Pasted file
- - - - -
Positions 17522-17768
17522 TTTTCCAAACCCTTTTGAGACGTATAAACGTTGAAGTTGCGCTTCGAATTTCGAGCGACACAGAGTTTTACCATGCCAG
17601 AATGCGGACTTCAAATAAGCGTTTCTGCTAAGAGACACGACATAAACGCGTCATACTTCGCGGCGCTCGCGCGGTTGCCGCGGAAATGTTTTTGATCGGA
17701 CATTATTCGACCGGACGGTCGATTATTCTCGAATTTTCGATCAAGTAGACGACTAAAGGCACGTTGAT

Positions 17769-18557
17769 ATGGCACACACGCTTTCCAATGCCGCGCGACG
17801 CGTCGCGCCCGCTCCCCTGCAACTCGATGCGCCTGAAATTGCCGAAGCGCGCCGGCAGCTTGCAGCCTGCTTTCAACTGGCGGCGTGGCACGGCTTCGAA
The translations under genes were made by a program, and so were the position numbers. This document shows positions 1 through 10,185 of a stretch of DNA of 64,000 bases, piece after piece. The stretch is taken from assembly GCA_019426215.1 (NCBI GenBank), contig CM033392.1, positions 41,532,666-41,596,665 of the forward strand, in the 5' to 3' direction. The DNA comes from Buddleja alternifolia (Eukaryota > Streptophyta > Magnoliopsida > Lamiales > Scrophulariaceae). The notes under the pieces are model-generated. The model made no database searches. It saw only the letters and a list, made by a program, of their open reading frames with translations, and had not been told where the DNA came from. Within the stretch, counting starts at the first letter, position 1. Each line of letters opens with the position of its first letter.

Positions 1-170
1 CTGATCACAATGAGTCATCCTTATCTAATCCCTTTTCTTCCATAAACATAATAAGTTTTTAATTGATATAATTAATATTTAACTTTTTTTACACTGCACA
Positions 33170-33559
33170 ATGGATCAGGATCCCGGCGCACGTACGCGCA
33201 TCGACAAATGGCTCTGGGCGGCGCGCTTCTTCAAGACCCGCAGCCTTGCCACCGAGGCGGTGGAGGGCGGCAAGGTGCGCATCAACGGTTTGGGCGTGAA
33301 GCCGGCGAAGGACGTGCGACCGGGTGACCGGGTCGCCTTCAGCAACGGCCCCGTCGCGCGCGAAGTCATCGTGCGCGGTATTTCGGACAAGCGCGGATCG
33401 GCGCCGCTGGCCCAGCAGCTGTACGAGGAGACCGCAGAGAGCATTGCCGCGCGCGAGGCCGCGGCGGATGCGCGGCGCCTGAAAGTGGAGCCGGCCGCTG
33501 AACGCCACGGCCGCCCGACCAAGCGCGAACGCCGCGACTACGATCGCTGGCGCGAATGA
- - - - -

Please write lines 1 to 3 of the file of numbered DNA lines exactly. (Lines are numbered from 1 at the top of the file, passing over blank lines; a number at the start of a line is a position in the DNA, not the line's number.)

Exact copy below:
Positions 17522-17768
17522 TTTTCCAAACCCTTTTGAGACGTATAAACGTTGAAGTTGCGCTTCGAATTTCGAGCGACACAGAGTTTTACCATGCCAG
17601 AATGCGGACTTCAAATAAGCGTTTCTGCTAAGAGACACGACATAAACGCGTCATACTTCGCGGCGCTCGCGCGGTTGCCGCGGAAATGTTTTTGATCGGA